Browsing online

Niches aren’t scared of the Internet

Stacey Vanek Smith Feb 18, 2008
Browsing online


Doug Krizner: These are challenging times for the print advertising business. The Internet has been siphoning a lot of ad dollars — with one exception, as Stacey Vanek-Smith reports.

Stacey Vanek-Smith: Newspapers have seen circulation tank, and advertising dollars with it. But one part of the publishing industry is booming.

Tom Rosenstiel: Got to your local Barnes and Noble and look at the magazine stand. It’s expanded.

Tom Rosenstiel directs the Project for Excellence in Journalism. He says magazines for niche interests like gourmet cooking and backpacking have exploded. And he says advertisers are gravitating to them more and more. They know they’ll reach an audience that is interested in their product.

What’s more, he says, niche publications are well positioned to leverage the Internet.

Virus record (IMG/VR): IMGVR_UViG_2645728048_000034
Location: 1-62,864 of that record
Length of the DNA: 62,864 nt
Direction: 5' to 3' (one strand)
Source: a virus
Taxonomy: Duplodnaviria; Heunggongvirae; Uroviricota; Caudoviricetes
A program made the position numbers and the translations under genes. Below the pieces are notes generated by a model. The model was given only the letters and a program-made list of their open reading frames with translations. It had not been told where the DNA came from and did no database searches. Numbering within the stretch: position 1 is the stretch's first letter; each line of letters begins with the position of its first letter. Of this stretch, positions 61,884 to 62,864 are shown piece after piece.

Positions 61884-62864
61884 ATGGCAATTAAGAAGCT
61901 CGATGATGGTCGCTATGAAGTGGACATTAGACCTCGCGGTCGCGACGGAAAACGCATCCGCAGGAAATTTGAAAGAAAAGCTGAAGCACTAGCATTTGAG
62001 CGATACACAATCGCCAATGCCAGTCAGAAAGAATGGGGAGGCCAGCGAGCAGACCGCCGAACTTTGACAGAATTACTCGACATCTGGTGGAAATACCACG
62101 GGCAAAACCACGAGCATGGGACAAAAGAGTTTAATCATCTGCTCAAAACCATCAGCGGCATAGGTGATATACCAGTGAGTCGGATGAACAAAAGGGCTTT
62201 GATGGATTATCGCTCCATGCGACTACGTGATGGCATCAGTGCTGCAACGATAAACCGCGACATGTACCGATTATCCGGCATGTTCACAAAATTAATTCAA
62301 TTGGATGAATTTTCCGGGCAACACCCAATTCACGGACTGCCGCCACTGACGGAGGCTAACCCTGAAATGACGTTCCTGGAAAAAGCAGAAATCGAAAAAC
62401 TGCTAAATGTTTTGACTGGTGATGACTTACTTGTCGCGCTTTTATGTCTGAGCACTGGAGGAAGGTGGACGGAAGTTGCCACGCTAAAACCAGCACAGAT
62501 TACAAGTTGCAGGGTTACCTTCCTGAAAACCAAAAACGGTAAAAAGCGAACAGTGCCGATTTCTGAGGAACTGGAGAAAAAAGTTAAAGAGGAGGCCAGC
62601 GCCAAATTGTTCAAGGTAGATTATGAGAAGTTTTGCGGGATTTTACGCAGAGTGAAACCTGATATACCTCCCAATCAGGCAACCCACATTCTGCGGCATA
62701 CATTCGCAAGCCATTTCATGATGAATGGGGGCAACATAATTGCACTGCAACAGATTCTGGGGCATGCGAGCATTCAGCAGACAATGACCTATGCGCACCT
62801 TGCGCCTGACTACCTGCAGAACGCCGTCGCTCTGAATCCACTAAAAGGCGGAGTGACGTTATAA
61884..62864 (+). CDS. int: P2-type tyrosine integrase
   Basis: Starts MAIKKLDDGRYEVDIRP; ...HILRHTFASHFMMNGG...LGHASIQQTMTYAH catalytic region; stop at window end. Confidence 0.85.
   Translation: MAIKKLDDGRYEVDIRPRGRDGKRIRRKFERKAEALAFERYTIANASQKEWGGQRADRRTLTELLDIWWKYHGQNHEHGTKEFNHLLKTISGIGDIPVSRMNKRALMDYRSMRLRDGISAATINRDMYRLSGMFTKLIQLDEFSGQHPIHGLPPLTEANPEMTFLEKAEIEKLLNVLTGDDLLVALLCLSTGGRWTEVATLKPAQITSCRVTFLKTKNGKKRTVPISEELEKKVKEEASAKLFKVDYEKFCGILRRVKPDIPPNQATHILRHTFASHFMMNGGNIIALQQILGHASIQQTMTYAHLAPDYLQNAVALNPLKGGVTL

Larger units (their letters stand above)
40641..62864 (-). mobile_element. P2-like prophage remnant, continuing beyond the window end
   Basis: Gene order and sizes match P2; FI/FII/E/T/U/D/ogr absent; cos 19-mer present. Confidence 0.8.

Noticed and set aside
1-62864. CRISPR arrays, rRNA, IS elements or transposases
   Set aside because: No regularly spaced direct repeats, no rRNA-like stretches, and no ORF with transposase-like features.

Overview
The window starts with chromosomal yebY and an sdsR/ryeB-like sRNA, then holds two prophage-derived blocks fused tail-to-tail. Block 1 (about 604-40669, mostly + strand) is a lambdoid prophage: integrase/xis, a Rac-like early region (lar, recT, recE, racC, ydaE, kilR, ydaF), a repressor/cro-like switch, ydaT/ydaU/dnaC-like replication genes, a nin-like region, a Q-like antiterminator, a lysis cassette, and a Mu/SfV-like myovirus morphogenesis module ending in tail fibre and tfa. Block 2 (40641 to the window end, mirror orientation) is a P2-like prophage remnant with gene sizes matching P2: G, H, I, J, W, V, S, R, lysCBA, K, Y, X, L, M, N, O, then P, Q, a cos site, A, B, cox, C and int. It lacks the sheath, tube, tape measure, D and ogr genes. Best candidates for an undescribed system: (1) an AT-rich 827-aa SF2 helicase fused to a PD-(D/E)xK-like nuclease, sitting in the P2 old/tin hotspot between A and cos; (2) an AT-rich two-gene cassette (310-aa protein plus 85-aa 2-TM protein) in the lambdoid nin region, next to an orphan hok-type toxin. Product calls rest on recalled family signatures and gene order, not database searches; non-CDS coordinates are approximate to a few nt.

Rosenstiel: Readers of niche publications may be quite likely to fill out surveys, to have e-mail alerts sent to them. And the technology that is challenging print can be complimentary to a niche magazine rather than a threat.

Rosenstiel says readers of Healthy Cooking, for example, are more likely to visit the website for recipes and tips.

I’m Stacey Vanek-Smith for Marketplace.

There’s a lot happening in the world.  Through it all, Marketplace is here for you. 

You rely on Marketplace to break down the world’s events and tell you how it affects you in a fact-based, approachable way. We rely on your financial support to keep making that possible. 

Your donation today powers the independent journalism that you rely on. For just $5/month, you can help sustain Marketplace so we can keep reporting on the things that matter to you.